Premier Gladys Berejiklian has apologised “unreservedly” for the “unimaginable loss” suffered by people because of NSW Health’s handling of the coronavirus outbreak on the Ruby Princess cruise ship.
A report handed to the NSW Government on Friday identified “serious”, “inexcusable” and “inexplicable” oversights by NSW Health.
The Premier said she was sorry for those who continue to suffer loss or trauma as a result of the outbreak on board the cruise ship.
Ms Berejiklian claimed the incident was isolated.
“I say not only have lessons been learnt, but clearly those circumstances should and will never happen again in New South Wales,” she said.
The Ruby Princess docked at Circular Quay in March, and passengers were allowed to disembark despite several passengers exhibiting flu-like symptoms.
“I can’t imagine what it would be like having a loved one or being someone yourself who continues to suffer and experience trauma as a result,” she said.
“I want to apologise unreservedly to anybody who is continuing to suffer, or has suffered unimaginable loss because of mistakes that were made within our health agencies.”
The Premier was responding for the first time to the report from the Special Commission of Inquiry into the Ruby Princess which identified “serious”, “inexcusable” and “inexplicable” mistakes by NSW Health.
But the report by Bret Walker SC made few recommendations saying health authorities had recognised mistakes made, and would “do things differently if they had their time again”.
The Premier said all of the recommendations would be implemented and that the NSW Government would work with federal agencies involved to strengthen protocols.
Ms Berejiklian said she wanted to stress that Mr Walker’s report found there weren’t systemic issues and had there been, she would have taken action.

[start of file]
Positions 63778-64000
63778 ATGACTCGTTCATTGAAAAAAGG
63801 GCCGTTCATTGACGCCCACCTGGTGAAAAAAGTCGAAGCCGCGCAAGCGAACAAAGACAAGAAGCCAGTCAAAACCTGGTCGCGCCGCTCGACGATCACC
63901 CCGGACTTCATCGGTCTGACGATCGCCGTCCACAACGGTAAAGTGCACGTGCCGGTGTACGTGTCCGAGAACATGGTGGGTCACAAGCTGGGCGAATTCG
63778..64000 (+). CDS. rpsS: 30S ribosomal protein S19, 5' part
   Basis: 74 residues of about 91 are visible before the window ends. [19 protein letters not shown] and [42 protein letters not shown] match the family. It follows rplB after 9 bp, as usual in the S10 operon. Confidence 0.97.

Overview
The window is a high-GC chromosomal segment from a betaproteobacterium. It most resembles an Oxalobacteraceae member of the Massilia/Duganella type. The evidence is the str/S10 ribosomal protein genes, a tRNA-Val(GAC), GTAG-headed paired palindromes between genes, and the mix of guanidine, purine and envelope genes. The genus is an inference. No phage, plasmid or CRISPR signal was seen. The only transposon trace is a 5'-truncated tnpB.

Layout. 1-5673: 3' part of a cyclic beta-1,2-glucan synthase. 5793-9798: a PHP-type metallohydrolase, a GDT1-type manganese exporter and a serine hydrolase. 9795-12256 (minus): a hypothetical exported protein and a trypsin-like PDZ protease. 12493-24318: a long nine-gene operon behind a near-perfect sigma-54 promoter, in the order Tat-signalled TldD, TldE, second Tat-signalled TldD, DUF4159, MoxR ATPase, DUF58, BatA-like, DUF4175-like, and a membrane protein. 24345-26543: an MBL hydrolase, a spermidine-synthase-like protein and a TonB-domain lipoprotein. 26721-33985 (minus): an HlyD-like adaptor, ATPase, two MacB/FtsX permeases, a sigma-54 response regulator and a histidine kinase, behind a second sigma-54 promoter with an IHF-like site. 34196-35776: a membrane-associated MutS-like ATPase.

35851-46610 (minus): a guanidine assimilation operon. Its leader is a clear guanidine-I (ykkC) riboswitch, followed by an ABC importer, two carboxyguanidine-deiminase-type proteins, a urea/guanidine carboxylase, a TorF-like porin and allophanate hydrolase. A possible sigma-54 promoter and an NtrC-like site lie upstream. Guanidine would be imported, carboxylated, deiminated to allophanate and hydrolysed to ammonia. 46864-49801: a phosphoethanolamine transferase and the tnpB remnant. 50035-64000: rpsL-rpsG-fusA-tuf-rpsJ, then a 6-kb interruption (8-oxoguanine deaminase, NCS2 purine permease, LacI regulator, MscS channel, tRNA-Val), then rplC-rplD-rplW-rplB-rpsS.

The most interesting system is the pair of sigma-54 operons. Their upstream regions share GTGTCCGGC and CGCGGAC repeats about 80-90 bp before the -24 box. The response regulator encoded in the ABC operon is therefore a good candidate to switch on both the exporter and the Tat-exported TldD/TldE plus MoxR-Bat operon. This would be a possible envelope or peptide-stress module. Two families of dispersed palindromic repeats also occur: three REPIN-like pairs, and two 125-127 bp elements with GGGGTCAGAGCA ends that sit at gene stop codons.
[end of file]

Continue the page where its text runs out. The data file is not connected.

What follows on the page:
“He has full confidence in those agencies continuing to work on the pandemic and I think we can say, since that time we have learnt a lot,” she said.
The inquiry was established in April after thousands of passengers were allowed to leave the cruise liner at the conclusion of two separate voyages in March.
In the weeks that followed, 663 passengers tested positive to COVID-19 in Australia and overseas and 28 people died.
NSW chief health officer Kerry Chant said staff from her office had given evidence “frankly” to the inquiry and had “identified in hindsight they would have made a different decision”.
She staff at the time were under “immense stress” and were dealing with a large number of locally acquired COVID-19 cases at the time.
“It was a very, very busy time and … I don’t provide that as an excuse for the actions, but I think that it is important that we understand the context at the time.”
NSW Police Commissioner Mick Fuller said that a criminal investigation into what happened was still underway.
But he hasn’t given any timeframe as to if and when charges will be laid.
“There are tens of thousands of documents that have been sourced. There are surveys and interviews. I think there’s 1,200 people so far that have given interviews.”abcnews